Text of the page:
Funeral A death that would glorify God
A Death that would glorify God
Music: “My forever friend” (Peter Breen)
Call to worship
Be still before the Lord, all mankind, because He has roused Himself from his holy dwelling.” (Zechariah 2:13-14)
Grace and peace to you from God our Father and the Lord Jesus Christ. (1 Corinthians 1:3)
Eulogy: Hal Bubb
Hymn No 25: “Great is Thy faithfulness”
Bible Reading: Psalm 116
Bible Reading: John 21:19
Peter denied Jesus. The first time Jesus spoke about His own death, Peter had opposed it (Matt. 16:21ff). Peter had even used his sword in the Garden in a futile attempt to protect his Lord. Yet Peter had boasted he would die for the Lord Jesus! But when the pressure was on, Peter failed miserably. (You and I probably would have done worse!) Anyone who yields himself to serve the Lord must honestly confront this matter of death.
From that time on Jesus began to explain to his disciples that he must go to Jerusalem and suffer many things at the hands of the elders, chief priests and teachers of the law, and that he must be killed and on the third day be raised to life.
Peter took him aside and began to rebuke him. “Never, Lord!” he said. “This shall never happen to you!” (Matthew 16:21-22)
Then Jesus told them, “This very night you will all fall away on account of me, for it is written: “‘I will strike the shepherd, and the sheep of the flock will be scattered.’ But after I have risen, I will go ahead of you into Galilee.” Peter replied, “Even if all fall away on account of you, I never will.” (Matthew 26:31-33)
Jesus had just spoken about Peter’s life and ministry, and now He talks about Peter’s death. This must have been a shock to Peter, to have the Lord discuss his death in such an open manner. No doubt Peter was rejoicing that he had been restored to fellowship and apostleship. Why bring up martyrdom? When a person has settled the matter of death, then he is ready to live and to serve!
Our Lord’s words, “Follow Me!” must have brought new joy and love to Peter’s heart. Literally, Jesus said, “Keep on following Me.” Immediately, Peter began to follow Jesus, just as he had done before his great denial. However, for a moment Peter took his eyes off the Lord Jesus, a mistake he had made at least two other times. After that first great catch of fish, Peter took his eyes off his Lord and looked at himself. “Depart from me; for I am a sinful man, O Lord!” (Luke 5:8) When he was walking on the stormy sea with Jesus, Peter looked away from the Lord and began to look at the wind and waves; and immediately he began to sink (Matt. 14:30). It is dangerous to look at the circumstances instead of looking to the Lord.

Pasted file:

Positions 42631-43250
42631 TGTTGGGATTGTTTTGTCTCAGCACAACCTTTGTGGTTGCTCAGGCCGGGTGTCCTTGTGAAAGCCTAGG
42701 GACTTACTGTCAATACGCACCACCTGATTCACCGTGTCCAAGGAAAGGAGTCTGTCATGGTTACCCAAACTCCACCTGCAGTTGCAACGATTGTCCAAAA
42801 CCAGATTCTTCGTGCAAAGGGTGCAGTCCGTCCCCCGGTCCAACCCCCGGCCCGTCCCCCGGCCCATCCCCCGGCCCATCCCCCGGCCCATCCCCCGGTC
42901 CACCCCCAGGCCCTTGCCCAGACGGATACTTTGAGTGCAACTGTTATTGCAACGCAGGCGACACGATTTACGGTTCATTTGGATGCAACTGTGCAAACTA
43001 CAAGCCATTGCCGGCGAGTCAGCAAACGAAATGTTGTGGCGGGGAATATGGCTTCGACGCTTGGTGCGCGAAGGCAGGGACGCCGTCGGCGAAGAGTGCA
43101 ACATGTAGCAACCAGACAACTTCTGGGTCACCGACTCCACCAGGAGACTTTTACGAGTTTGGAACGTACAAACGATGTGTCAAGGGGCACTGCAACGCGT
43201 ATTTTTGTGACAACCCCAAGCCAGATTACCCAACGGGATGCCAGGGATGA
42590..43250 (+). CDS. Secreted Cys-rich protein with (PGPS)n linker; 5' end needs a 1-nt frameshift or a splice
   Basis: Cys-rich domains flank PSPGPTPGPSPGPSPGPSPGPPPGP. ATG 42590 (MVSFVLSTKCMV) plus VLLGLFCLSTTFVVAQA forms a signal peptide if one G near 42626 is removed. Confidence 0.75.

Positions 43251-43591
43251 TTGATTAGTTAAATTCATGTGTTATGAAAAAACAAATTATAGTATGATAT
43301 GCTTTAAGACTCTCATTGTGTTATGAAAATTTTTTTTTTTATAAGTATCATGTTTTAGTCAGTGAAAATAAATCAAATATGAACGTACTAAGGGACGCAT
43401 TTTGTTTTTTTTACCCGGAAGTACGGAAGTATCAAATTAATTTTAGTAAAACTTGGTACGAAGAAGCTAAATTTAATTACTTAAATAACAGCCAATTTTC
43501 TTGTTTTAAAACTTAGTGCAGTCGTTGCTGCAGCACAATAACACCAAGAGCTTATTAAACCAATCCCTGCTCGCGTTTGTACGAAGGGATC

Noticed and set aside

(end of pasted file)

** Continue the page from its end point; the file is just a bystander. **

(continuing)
Earlier that morning, Peter had “girded himself” and hurried to shore to meet Jesus (John 21:7). The day would come when another would take charge of Peter—and kill him (see 2 Peter 1:13–14). Tradition tells us that Peter was indeed crucified, but that he asked to be crucified upside down, because he was not worthy to die exactly as his Master had died.
But Peter’s death would not be a tragedy; it would glorify God! The death of Lazarus glorified God (John 11:4, 40) and so did the death of Jesus (John 12:23ff). Paul’s great concern was that he glorify God, whether by life or by death (Phil. 1:20–21). This should be our desire as well.